Last modified on 17 June 2013, at 22:17

philomath

EnglishEdit

EtymologyEdit

First indubitably attested ante 1643 (perhaps antedated to 1611); from the Ancient Greek φιλομαθής (philomathḗs, fond of learning), from φίλος (phílos, loving) + μάθη (máthē) (mathē, “learning”; from μανθάνω (manthánō), manthanō, “I learn”); compare opsimath, philomathematic, and polymath.

NounEdit

philomath (plural philomaths)

  1. (archaic) A lover of learning; a scholar.
    • 1824, Rev. Philip Skelton, The Complete Works of the Late Rev. Philip Skelton, Rector of Fintona, page 27:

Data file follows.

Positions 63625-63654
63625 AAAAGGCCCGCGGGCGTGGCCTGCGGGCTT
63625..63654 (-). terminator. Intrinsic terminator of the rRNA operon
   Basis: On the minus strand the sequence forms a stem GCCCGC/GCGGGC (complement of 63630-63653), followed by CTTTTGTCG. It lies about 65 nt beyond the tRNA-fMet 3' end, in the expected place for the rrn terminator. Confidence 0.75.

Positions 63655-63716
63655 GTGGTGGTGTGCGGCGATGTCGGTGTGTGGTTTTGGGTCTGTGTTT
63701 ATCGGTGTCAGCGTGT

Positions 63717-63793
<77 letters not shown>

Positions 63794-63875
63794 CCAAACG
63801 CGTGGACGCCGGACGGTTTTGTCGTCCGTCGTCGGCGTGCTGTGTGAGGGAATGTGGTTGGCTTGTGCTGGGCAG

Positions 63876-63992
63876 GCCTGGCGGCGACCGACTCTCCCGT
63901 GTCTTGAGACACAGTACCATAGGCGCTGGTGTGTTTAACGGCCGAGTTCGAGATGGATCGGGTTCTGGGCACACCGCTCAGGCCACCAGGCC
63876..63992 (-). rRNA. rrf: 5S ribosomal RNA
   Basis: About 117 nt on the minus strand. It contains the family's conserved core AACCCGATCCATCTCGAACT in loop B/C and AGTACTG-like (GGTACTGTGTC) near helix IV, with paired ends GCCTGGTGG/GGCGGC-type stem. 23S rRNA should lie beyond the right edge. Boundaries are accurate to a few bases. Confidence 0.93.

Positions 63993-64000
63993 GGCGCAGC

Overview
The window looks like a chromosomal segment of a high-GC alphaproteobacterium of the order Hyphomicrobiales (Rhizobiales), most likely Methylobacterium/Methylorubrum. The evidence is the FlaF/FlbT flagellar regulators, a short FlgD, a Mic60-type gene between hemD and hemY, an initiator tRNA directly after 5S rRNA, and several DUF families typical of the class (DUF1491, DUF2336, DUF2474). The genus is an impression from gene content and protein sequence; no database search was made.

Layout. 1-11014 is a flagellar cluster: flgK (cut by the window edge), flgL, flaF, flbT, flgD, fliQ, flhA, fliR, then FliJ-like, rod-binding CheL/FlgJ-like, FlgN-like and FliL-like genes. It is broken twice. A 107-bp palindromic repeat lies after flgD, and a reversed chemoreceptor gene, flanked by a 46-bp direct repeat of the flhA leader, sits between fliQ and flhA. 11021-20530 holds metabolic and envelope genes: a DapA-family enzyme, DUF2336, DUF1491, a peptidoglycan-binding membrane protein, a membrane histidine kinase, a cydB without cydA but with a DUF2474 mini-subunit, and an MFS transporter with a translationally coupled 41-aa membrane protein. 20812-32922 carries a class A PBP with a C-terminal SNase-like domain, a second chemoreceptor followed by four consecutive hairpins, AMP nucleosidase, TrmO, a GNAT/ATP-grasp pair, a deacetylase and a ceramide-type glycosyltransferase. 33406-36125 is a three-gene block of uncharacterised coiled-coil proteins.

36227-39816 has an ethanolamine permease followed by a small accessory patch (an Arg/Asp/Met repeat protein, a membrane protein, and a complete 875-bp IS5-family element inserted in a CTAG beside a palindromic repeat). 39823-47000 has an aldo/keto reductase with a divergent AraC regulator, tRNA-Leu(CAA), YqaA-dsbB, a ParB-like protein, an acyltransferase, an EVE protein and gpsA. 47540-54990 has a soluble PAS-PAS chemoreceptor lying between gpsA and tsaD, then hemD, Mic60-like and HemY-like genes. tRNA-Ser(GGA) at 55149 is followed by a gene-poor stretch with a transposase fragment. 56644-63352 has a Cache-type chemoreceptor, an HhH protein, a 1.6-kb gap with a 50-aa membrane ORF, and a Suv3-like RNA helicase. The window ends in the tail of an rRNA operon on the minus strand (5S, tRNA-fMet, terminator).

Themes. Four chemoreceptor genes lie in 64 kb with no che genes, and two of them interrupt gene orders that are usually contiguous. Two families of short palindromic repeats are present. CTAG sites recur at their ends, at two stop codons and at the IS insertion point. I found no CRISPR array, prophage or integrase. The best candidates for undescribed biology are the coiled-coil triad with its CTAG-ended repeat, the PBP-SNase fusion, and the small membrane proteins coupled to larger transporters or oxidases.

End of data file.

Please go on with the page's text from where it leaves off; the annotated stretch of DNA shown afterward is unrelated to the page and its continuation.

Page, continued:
For this (in my humble opinion, not very important purpose, and fitter to employ the talent of a philomath than a Newton) he and Leibnitz, much about the same, struck out a fluxional method, which they both took for a demonstration.
    • 1896, John Bach McMaster, Benjamin Franklin as a Man of Letters, page 108:
      Jerman for twenty years past had been the author of a Quaker almanac, and had for about the same time been engaged in a fierce almanac warfare with Jacob Taylor, a philomath and a printer of Friends’ books.
  2. An astrologer or predictor.
    • 2007, Thomas Fleming, Benjamin Frankiln: Inventing America, Sterling point books, age 33
      "The success of an almanac depended upon the appeal of the "philomath"-the resident astologer who did the writing and predicting."